Sanders leads Democratic pack despite Biden’s efforts to rebound

What counts in the end are the numbers. If Sanders keeps his momentum and continues to win delegates, establishment Democrats will be forced to accept Sanders as the nominee.
Sunday 01/03/2020
Democratic presidential candidate Senator Bernie Sanders arrives at a campaign event in Spartanburg, South Carolina, February 27. (AP)
Special appeal. Democratic presidential candidate Senator Bernie Sanders arrives at a campaign event in Spartanburg, South Carolina, February 27. (AP)

Although it is still early in the Democratic primaries, US Senator Bernie Sanders has gained front-runner status with his victories in early voting states.

The reason for Sanders’s rise is multifaceted. He generated considerable attention in 2016 when he ran — and came in a close second — in the Democratic primaries against former US Secretary of State Hillary Clinton and his followers have stuck with him since that time.

He comes across as genuine and passionate about the issues that he cares about. Unlike many politicians who change positions according to prevailing political winds, Sanders has been remarkably consistent.

His messages to Democratic voters resonate with their sense that, despite good economic numbers coming out of the Trump White House, all is not well in the United States.

For example, even though the unemployment rate has been reduced to low percentages, most American workers have only seen a very modest (1%) uptick in their wages in real terms (that is, adjusted for inflation) in the past 30 years. Meanwhile, health-care costs keep rising, in particular insurance premium rates and co-payments, while tens of millions of Americans are either uninsured or underinsured.

This means that his calls for a federal $15-an-hour minimum wage and universal health care administered by the government, which he called “Medicare for all,” is attractive to a large part of the party base.

Sanders has special appeal to young Americans by saying climate change is an “existential threat” that must be tackled, that public colleges and universities should be tuition free and that all student debt should be cancelled. For young people, he is the dishevelled but beloved grandfather type who has their best interests at heart because he speaks about their future.

Young people, in particular, are not bothered by his self-declaration of being a democratic socialist. Because this generation was born after the end of the Cold War, the term “socialist” does not have the same, negative connotation that it has for many older Americans. Sanders does not shy away from this label or retreat from his principles.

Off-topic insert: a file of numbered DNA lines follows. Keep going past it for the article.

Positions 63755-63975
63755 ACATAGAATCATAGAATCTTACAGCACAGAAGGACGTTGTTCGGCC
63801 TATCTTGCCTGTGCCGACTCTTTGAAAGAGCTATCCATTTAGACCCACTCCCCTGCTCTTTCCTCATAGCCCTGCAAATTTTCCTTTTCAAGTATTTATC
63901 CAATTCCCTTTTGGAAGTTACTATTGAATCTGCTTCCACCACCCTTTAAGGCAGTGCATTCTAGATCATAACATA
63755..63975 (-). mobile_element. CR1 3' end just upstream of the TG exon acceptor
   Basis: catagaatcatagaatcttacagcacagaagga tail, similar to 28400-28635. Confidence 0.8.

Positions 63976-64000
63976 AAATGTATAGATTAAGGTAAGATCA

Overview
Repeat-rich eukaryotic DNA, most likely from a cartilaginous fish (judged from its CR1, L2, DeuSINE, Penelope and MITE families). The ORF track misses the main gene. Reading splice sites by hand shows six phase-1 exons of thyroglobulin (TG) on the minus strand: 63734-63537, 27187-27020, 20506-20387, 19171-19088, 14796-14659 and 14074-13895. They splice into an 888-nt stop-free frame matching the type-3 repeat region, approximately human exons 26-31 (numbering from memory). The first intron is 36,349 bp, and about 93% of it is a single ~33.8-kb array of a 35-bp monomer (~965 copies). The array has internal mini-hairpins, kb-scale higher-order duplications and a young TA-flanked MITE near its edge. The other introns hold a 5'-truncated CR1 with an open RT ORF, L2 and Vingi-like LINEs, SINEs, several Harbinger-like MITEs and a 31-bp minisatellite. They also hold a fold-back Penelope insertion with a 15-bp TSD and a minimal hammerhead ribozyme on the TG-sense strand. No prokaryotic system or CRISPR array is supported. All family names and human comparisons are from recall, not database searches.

For example, in a recent televised interview, when asked about his views towards the Castro regime in Cuba, Sanders said, while he viewed Fidel Castro as an authoritarian figure, he admired the regime’s efforts to expand literacy and improve health care. Even though these comments were attacked by many Democrats and Republicans, Sanders did not retreat. He essentially said the same thing a few days later at a Democratic debate February 25.

On other foreign policy issues, Sanders is equally outspoken. He refused to attend the annual American Israel Public Affairs Committee (AIPAC) conference, citing what he said was his concern that AIPAC provides “a platform for leaders who express bigotry and oppose Palestinian rights.”

Although these comments sparked outrage from some quarters in the Jewish community, Sanders went further at the Democratic debate. He said that, while he is proud of his Jewish heritage and would, as president, protect the security of Israel, he called Israeli Prime Minister Binyamin Netanyahu a “reactionary racist” and said the suffering of the Palestinians should not be ignored. He said he would “take into consideration” the moving of the US Embassy in Israel back to Tel Aviv.

While all the Democratic candidates have called for a two-state solution to the Israeli-Palestinian issue, none has been as vocal in criticising Netanyahu and supporting the Palestinians as has Sanders.

This stance, however, may be less radical with the Democratic base than one might suppose. Last May, a poll commissioned by the J Street organisation, a liberal Jewish alternative to AIPAC, said Democrats have a highly negative view of Netanyahu and that 74% of respondents said they want the United States to act as a fair and impartial broker rather than side solely with Israel.

Sander’s rise has made the Democratic Party establishment very nervous, however. Establishment figures say his promises on health care and free college tuition are unrealistic, and his foreign policies are likely to be attacked even more vociferously by Republicans. Commentators on Trump-friendly Fox News have called Sanders “comrade Bernie” and a “Bolshevik.” Trump has tried to paint the Democratic Party as a whole as “socialist” and has referred to Sanders as “crazy Bernie.”

If former US Vice-President Joe Biden, who has done poorly in the early Democratic contests, wins the South Carolina primary as expected and comes in a respectful second overall in the Super Tuesday primaries (involving 14 constituencies) March 3, it is likely that the establishment Democrats will do all they can to rally around him to stop Sanders.

However, what counts in the end are the numbers. If Sanders keeps his momentum and continues to win delegates, establishment Democrats will be forced to accept Sanders as the nominee, even though they say his views are too far left for the general electorate come November.

Only time will tell but, for now, Sanders has excited the party base.

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